Spring and summer are the most popular times for booking Cotswolds holiday homes. Watching the sun set over rolling green hills and honey-coloured stone cottages is a marvellous sight. Spring temperatures vary between 9°C and 17°C, with the possibility of showers. Summer boasts the longest days and temperatures between 19°C and 22°C. Autumns are mild and rich in colour, though expect more unpredictable weather. Winters are generally crisp and clear, with Christmas markets and traditional fairs on hand to brighten the trip.
What to see in the Cotswolds
Cotswolds holiday homes are perfect for making the most of a city break or longer family holiday. Visitors will be happy to discover that there's no shortage of unique destinations for a fantastic day out.
Bath is usually top of the list of towns to visit in the Cotswolds. In addition to its famous Roman baths, historic spas and magnificent medieval abbey, it is also home to some of the finest Georgian architecture in the UK. The sweeping Royal Crescent is probably the most impressive example and has made numerous appearances in film and TV.
Another must-see is the charming village of Bourton-on-the-Water, often called the “Venice of the Cotswolds”. Numerous old stone footbridges cross the River Windrush as it flows tranquilly through the village. Visitors in summer should not miss the rather eccentric game of football held each year on August Bank Holiday Monday in the river itself.
Painswick, near Stroud, sits on a hilltop and is one of the best preserved historic villages in the Cotswolds, as well as one of the prettiest. As a bonus, walkers and cyclists can enjoy superb views of the Severn Valley and Welsh mountains from the surrounding countryside.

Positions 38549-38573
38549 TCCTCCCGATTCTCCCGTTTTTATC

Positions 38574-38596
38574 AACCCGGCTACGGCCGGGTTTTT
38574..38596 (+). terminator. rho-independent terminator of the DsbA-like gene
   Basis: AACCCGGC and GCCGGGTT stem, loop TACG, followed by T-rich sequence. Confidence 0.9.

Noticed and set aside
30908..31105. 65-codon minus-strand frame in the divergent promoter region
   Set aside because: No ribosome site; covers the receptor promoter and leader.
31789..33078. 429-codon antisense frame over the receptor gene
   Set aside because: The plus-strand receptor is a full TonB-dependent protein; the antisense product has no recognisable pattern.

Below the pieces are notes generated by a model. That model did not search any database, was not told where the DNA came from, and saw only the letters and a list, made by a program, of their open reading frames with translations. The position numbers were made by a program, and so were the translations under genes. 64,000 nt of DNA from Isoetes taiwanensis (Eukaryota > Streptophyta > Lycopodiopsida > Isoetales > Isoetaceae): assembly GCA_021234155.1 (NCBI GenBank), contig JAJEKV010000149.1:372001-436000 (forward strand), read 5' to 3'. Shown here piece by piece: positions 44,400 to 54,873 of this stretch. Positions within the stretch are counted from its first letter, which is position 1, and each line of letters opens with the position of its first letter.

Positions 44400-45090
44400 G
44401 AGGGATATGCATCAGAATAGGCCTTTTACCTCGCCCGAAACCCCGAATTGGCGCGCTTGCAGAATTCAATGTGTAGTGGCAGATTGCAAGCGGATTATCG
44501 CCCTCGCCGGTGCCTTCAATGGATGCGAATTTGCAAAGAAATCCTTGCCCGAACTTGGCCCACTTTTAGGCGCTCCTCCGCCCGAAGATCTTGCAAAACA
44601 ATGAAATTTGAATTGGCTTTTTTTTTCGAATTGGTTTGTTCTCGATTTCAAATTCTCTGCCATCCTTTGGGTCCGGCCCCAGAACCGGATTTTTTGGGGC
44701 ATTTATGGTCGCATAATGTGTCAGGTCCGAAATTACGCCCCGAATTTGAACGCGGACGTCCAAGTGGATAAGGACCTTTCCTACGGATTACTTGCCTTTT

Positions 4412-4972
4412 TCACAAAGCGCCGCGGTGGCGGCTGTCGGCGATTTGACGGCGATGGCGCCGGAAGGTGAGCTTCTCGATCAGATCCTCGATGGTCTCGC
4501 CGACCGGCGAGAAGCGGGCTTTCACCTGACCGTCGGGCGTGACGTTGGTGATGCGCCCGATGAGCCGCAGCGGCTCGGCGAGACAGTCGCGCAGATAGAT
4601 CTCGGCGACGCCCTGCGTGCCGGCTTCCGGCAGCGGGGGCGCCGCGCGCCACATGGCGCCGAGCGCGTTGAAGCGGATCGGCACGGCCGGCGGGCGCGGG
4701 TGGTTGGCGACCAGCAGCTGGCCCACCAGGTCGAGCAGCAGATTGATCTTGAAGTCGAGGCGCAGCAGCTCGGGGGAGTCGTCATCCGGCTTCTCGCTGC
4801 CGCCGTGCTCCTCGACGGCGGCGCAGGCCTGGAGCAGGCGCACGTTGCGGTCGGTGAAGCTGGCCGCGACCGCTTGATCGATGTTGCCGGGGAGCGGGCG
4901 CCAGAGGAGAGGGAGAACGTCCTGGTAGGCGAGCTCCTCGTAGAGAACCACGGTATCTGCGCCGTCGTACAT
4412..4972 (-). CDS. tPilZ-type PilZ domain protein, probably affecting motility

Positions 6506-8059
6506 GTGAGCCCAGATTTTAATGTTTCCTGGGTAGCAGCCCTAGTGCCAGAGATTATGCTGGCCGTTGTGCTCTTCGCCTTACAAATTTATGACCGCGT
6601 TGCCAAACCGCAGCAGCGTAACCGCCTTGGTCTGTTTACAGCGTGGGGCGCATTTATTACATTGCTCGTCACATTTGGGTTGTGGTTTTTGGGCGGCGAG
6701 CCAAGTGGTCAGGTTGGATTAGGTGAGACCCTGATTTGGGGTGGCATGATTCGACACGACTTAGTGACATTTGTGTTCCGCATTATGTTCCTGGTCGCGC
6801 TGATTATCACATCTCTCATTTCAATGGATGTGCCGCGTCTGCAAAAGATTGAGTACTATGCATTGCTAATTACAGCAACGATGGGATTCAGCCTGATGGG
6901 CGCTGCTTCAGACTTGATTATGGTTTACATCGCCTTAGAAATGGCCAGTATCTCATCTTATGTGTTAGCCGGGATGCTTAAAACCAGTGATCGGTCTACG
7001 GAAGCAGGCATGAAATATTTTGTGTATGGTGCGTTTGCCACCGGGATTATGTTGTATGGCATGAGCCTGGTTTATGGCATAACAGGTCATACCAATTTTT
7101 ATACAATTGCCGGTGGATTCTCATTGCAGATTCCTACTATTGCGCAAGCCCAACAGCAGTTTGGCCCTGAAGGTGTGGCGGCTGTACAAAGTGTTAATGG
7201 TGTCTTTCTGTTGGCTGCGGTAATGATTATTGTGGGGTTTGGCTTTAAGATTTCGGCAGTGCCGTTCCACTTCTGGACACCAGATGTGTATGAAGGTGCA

The Cotswolds are famed for their arboretum gardens, and one of the loveliest is Batsford Arboretum, near Moreton on Marsh. Covering 56 acres of breathtaking countryside, its colours and fragrances are a feast for the senses.
Art and culture in the Cotswolds
Culture vultures are also well served by Cotswolds holiday lettings. Bath is home to the Fashion Museum and a number of collections of British, European and East Asian art. Gloucester hosts the oldest music festival in the world, the Three Choirs Festival, and many more events and festivals throughout the year. Kelmscott Manor, the summer residence of William Morris, was an inspiration to the artist and its beauty remains undiminished.
The Cotswolds with children
Adam Henson's Cotswold Farm Park and the Cotswold Wildlife Park & Gardens are two terrific destinations kids will adore. Families who book a Cotswolds holiday letting can treat their kids and themselves to the thrilling climbing, jumping and swinging adventures at Head 4 Heights.
The beautiful countryside was just made for family picnics. Kids have plenty of green space around your holiday cottage to run around and play in. If the sun isn’t out, there’s always the Cotswold Motoring Museum & Toy Collection and the Jet Age Museum.
Historically Significant Buildings and Activities